At some point in the distant past, there was a dramatic increase in brain size in our hominid ancestors. From approximately 2 million years ago, to the present day, brain volume in the hominid lineage has increased by a factor of 3.5: the brain of Homo erectus had a volume of about 400 milliliters, while that of modern humans is roughly 1,400 ml.
The size of the human brain cannot be accounted for merely by an increase in body size, because Homo erectus was similar in size to modern humans, so the driving for this increase in brain size (or “encephalization”) is still a topic of debate among anthropologists, evolutionary biologists and neuroscientists.
Traditionally, it was believed that our ancestors evolved a large brain to accomodate language and tool use. But in recent years, a number of theories have focused on the role of diet in human brain evolution. During the course of human evolution, changes in diet were brought about by the control of fire, the domestication of plants and animals, and the development and mastery of stone tool technology.
According to one theory, increased consumption of meat by our ancestors provided the additional energy needed for brain expansion. (Cooking would have further increased the amount of calories obtained from meat.) Another holds that a switch to a seafood-rich diet would have provided polyunsaturated fatty acids which, when incorporated into nerve cell membranes, would have made the brain function more efficiently.
And now, a study published in Nature Genetics adds starchy tubers to the smorgasbord of foodstuffs that may have contributed to the expansion of the human brain.
The brain of modern humans is an energy-hungry organ. At rest, it consumes about one quarter of the body’s energy, despite comprising only 2% of the total body mass. (In comparison, the brains of apes about 8% of the body’s energy.) However, the calorific intake of humans is similar to that of other similar-sized mammals with smaller brains.
Hence, large amounts of additional energy were required for the brain expansion that occurred in the hominid lineage. One explanation for how this energy was supplied is that we traded brains for guts during our evolution: a change in diet, presumed to consist of more meat, meant that more calories could be absorbed with less effort, so that the gastrointestinal tract could shrink, thus freeing up energy that could be consumed by neural tissue.
In the new study, which was led by George Perry of Arizona State University and Nathaniel Dominy of the University of California, Santa Cruz, a human gene called AMY1 was investigated. This gene encodes an enzyme called salivary amylase, which breaks down starch into glucose, which is the only energy source for nerve cells.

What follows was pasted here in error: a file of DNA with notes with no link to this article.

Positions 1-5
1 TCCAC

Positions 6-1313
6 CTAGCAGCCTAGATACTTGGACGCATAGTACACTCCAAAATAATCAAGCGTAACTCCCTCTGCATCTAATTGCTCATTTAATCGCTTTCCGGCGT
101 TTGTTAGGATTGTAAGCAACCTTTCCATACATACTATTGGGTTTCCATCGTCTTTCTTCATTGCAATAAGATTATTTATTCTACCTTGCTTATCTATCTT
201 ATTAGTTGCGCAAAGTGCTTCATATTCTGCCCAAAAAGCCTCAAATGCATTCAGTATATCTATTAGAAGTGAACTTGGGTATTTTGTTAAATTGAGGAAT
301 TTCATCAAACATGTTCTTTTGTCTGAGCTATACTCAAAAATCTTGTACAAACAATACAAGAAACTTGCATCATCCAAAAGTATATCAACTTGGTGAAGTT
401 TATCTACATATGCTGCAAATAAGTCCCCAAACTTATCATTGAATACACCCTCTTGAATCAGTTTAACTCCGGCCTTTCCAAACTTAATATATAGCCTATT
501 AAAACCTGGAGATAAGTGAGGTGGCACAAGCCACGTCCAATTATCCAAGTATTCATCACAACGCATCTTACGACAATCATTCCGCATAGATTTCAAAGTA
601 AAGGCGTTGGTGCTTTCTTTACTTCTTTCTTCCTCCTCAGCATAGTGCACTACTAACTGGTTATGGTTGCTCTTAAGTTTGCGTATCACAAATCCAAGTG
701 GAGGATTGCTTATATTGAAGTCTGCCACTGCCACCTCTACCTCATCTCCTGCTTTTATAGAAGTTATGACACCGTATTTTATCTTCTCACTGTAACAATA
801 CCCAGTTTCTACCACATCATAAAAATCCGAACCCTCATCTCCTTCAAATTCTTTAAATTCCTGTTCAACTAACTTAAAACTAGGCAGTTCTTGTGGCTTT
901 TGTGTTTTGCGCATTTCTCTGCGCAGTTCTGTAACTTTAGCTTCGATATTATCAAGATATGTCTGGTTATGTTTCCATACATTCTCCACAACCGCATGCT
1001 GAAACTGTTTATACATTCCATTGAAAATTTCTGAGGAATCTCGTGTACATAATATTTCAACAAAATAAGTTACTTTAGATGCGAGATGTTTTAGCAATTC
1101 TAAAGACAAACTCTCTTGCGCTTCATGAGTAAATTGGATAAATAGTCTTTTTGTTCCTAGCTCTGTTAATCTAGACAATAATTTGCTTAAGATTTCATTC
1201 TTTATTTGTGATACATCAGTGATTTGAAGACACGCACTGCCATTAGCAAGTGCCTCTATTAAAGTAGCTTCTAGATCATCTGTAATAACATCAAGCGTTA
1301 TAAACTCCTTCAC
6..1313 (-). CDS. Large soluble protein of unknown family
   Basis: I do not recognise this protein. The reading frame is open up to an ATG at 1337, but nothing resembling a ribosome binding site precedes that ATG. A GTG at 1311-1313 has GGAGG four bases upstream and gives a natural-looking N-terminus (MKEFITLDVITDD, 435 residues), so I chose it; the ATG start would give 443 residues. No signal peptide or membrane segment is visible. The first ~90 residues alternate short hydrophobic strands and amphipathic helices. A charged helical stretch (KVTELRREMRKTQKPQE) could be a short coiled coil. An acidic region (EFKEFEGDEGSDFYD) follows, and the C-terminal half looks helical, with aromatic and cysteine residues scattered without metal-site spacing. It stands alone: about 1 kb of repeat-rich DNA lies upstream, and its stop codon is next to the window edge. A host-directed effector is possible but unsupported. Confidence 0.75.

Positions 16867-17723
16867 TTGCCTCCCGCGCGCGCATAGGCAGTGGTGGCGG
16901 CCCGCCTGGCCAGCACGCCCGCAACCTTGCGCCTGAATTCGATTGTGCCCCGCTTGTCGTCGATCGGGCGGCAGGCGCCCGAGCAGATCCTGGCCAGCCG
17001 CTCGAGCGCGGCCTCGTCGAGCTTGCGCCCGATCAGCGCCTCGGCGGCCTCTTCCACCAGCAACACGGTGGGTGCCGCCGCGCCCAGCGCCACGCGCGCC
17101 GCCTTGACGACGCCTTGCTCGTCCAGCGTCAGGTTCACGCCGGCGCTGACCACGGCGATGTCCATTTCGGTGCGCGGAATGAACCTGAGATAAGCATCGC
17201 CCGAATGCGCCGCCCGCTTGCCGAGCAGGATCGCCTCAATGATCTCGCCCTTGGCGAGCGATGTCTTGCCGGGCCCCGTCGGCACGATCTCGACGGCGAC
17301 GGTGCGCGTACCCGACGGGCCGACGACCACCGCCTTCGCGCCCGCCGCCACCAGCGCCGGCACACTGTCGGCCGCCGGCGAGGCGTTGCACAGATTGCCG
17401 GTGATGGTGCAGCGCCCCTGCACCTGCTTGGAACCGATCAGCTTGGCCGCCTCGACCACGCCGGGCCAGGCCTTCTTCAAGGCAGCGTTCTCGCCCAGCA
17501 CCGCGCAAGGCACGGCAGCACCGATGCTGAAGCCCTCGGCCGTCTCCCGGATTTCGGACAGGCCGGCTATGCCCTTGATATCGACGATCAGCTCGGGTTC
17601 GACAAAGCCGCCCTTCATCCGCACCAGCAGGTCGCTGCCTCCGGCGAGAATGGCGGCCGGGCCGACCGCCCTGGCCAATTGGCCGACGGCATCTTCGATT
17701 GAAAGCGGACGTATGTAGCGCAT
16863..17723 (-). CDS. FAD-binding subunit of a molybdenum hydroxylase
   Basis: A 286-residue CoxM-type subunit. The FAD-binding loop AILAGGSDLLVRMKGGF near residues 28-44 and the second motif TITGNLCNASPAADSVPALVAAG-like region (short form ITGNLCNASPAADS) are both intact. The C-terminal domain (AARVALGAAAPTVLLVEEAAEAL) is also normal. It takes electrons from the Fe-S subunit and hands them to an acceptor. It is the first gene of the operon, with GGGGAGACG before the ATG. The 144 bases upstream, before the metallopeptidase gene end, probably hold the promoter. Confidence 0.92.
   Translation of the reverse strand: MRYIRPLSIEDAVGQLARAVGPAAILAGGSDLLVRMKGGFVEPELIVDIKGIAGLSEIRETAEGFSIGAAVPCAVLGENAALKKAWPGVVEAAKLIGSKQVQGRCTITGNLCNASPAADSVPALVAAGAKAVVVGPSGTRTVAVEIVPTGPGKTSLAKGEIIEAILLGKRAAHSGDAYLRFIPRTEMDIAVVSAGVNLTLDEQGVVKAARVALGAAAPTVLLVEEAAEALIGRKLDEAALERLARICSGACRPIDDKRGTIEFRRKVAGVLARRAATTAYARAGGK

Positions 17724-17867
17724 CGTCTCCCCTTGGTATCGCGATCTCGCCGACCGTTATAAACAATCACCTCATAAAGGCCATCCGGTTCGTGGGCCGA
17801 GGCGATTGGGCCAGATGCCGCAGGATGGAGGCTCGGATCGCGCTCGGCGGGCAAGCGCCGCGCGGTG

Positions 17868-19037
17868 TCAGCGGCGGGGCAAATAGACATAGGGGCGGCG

The AMY1 gene is unusual, in that the number of copies varies quite widely between populations. The researchers therefore determined the number of copies of AMY1 in populations with a high-starch diet, and compared it to the copy number in populations with a low-starch diet.
First, the genomes of 50 American students of European descent were analyzed. It was found that the number of copies of AMY1 varied from between 2 and 15, and that individuals with more copies of the gene had higher levels of the salivary amylase protein in their saliva. On the other hand, chimpanzees, which have a low-starch diet, were found to have just 2 copies of the gene, and low levels of salivary amylase.
The gene copy number in populations with high-starch diets (European Americans, Japanese, and Hadza hunter-gatherers of Tanzania) was then compared to that of populations with a low-starch diet (the Datog peoples of Tanzania, the Yakut of Russia, and the Biaka and Mbuti, both of which are rainforest hunter-gatherers from, respectively, the southern region of the Central African Republic and the Ituri forest in Zaire).
It was found that individuals from populations with a high-starch diet had, on average, more copies of the AMY1 gene than individuals from populations with a low-starch diet – twice as many of the former than the latter had 6 or more copies.
These results show that populations that have a starch-rich diet carry more copies of the AMY1 gene. The authors believe that they have provided one of the very first examples in the human genome of selective pressure resulting in changes in the number of copies of a gene.
The link between diet and brain evolution is, however, indirect. The implication of the findings is that an increase in the AMY1 copy number in our ancestors enabled them to digest starch more efficiently, providing the energy needed for expansion of the brain. It is, however, impossible to conclude that adopting a starch-rich diet was such an important event in human evolution.
Perry, G. H., et al. (2007). Diet and the evolution of human salivary amylase gene copy number. Nat. Genet. doi: 10.1038/ng2123